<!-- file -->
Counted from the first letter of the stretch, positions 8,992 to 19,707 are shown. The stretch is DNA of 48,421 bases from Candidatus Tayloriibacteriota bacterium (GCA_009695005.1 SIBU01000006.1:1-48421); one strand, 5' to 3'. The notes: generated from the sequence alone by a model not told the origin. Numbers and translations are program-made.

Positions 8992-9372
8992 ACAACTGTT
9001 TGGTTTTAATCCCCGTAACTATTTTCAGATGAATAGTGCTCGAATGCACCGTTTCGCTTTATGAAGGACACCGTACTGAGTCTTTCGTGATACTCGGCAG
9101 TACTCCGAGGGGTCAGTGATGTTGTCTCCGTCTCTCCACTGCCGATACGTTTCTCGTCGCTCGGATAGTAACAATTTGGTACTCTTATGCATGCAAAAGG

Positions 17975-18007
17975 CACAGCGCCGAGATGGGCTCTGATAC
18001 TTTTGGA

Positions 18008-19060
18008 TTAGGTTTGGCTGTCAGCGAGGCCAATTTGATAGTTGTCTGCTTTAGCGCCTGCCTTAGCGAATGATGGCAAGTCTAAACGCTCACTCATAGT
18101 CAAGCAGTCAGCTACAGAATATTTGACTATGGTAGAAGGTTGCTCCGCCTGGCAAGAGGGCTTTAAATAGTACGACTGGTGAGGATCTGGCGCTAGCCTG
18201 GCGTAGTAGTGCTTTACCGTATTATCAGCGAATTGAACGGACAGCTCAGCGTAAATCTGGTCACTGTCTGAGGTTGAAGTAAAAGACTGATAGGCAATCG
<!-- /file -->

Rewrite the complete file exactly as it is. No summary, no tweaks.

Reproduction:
Counted from the first letter of the stretch, positions 8,992 to 19,707 are shown. The stretch is DNA of 48,421 bases from Candidatus Tayloriibacteriota bacterium (GCA_009695005.1 SIBU01000006.1:1-48421); one strand, 5' to 3'. The notes: generated from the sequence alone by a model not told the origin. Numbers and translations are program-made.

Positions 8992-9372
8992 ACAACTGTT
9001 TGGTTTTAATCCCCGTAACTATTTTCAGATGAATAGTGCTCGAATGCACCGTTTCGCTTTATGAAGGACACCGTACTGAGTCTTTCGTGATACTCGGCAG
9101 TACTCCGAGGGGTCAGTGATGTTGTCTCCGTCTCTCCACTGCCGATACGTTTCTCGTCGCTCGGATAGTAACAATTTGGTACTCTTATGCATGCAAAAGG

Positions 17975-18007
17975 CACAGCGCCGAGATGGGCTCTGATAC
18001 TTTTGGA

Positions 18008-19060
18008 TTAGGTTTGGCTGTCAGCGAGGCCAATTTGATAGTTGTCTGCTTTAGCGCCTGCCTTAGCGAATGATGGCAAGTCTAAACGCTCACTCATAGT
18101 CAAGCAGTCAGCTACAGAATATTTGACTATGGTAGAAGGTTGCTCCGCCTGGCAAGAGGGCTTTAAATAGTACGACTGGTGAGGATCTGGCGCTAGCCTG
18201 GCGTAGTAGTGCTTTACCGTATTATCAGCGAATTGAACGGACAGCTCAGCGTAAATCTGGTCACTGTCTGAGGTTGAAGTAAAAGACTGATAGGCAATCG